China holds an estimated 9-15 per cent of Sri Lanka’s external debt. Some of the rest is high-interest loans from (mainly Western) commercial banks. International sovereign bonds account for about half of the external debt, with Americans holding two-thirds of their value and Asians only about 8 per cent.

Sri Lanka must pay interest averaging 6.3 per cent on international sovereign bonds and the principal must be fully repaid, on average, within seven years. In contrast, more than two-thirds of the value of Chinese state funds lent to Sri Lanka from 2001-2017 (including two-thirds of the Hambantota port loans) were at 2 per cent interest, and mostly repayable over 20 years.

Thus, the recent reports, including one in a leading UK newspaper, that Sri Lanka’s government was forced to sign the port away on a 99-year lease after failing to repay Chinese loans that were racking up 6.3 per cent, are erroneous.

Ironically then, if Sri Lanka is debt distressed, it owes more to American and other Western entities than to its Chinese counterparts. Yet, as both a past and a present governor of Sri Lanka’s central bank stressed to us in interviews, Sri Lanka has never defaulted on any loan payment and has not sought to have any external debt rescheduled.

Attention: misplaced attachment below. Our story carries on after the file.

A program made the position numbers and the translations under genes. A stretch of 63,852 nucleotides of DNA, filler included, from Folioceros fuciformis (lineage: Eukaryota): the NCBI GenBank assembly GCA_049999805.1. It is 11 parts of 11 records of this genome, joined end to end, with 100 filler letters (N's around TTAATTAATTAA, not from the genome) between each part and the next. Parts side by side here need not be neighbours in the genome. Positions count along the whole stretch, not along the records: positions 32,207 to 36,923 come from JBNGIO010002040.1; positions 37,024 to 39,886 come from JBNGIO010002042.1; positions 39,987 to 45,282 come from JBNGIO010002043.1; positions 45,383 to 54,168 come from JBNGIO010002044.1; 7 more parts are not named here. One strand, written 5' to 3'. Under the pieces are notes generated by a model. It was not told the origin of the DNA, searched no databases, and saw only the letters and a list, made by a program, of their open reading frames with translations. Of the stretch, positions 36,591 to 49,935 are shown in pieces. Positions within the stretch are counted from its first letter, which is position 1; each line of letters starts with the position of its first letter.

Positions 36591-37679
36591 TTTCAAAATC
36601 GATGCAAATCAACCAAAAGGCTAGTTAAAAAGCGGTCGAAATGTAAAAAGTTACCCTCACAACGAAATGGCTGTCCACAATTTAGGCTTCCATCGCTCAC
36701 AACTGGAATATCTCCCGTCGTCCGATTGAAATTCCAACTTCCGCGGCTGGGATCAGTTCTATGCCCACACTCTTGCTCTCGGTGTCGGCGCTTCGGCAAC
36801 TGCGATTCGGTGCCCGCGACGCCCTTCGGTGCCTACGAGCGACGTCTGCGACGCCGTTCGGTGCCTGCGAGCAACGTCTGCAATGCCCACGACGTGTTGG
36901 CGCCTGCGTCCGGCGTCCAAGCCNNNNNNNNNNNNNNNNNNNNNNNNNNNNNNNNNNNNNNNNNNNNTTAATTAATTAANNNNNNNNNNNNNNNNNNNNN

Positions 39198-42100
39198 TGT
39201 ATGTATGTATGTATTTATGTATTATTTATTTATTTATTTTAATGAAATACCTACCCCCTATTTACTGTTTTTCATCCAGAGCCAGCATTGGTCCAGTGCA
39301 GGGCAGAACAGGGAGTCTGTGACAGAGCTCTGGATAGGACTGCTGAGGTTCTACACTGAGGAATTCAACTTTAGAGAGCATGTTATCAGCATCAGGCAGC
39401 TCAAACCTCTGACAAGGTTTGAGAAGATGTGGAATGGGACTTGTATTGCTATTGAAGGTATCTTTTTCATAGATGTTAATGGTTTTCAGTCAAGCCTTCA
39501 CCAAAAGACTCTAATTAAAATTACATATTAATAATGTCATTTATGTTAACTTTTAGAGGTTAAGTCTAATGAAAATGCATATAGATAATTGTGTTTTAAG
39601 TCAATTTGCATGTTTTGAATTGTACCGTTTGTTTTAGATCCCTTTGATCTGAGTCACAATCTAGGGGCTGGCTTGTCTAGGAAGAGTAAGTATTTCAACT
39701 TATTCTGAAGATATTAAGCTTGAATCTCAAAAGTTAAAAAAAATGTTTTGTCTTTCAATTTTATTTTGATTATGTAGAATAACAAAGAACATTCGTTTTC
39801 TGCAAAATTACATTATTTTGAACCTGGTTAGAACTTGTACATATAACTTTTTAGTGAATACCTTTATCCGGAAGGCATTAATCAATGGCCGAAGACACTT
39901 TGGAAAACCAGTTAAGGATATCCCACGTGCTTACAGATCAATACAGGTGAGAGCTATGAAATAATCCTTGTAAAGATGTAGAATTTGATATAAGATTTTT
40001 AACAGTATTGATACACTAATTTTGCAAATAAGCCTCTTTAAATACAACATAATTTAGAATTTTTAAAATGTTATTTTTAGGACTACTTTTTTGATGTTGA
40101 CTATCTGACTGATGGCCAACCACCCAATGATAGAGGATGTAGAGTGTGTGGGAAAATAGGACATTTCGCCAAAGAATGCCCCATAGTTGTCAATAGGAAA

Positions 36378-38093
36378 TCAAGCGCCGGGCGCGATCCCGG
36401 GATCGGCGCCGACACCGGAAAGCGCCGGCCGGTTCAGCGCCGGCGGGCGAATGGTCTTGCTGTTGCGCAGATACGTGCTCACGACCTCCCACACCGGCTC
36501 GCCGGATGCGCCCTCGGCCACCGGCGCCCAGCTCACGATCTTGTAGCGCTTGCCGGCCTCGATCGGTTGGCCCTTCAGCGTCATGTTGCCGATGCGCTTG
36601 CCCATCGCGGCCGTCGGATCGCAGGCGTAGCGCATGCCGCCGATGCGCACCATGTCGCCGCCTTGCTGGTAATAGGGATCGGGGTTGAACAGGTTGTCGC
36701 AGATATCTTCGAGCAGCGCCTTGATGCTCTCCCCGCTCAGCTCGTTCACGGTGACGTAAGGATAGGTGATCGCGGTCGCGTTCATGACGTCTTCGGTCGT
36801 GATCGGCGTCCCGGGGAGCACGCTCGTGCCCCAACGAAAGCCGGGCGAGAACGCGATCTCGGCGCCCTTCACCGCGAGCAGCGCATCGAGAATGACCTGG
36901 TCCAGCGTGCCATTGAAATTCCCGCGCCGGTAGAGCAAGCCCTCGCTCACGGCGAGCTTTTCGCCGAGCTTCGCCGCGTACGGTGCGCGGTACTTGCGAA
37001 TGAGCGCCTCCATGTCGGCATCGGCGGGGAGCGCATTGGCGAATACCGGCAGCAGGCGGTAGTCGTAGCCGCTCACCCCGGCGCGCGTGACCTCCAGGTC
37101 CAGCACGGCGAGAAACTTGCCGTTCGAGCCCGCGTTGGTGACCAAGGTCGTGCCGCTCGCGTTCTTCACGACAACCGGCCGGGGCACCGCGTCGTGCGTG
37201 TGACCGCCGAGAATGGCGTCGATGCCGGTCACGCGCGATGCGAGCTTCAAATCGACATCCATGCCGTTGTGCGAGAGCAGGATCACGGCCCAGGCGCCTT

The Hambantota port lease was not a result of any inability to service the loans, nor was it a debt-for-equity swap — the Sri Lankan government still owns the port. And funds received for the lease were not used to repay port-related debt, but to pay off more expensive loans, generally to Western entities.

Also, there is no Chinese military base at Hambantota port. The port’s security remains in the hands of Sri Lanka, which has its southern naval command in Hambantota.
In fact, the US — which has 800 overseas bases, versus China’s single base in Djibouti in the Horn of Africa — has a much more elaborate military relationship with Sri Lanka than does China. Indeed, the Easter Sunday terrorist explosions in Sri Lanka coincided with a US-Sri Lanka naval exercise off Hambantota port.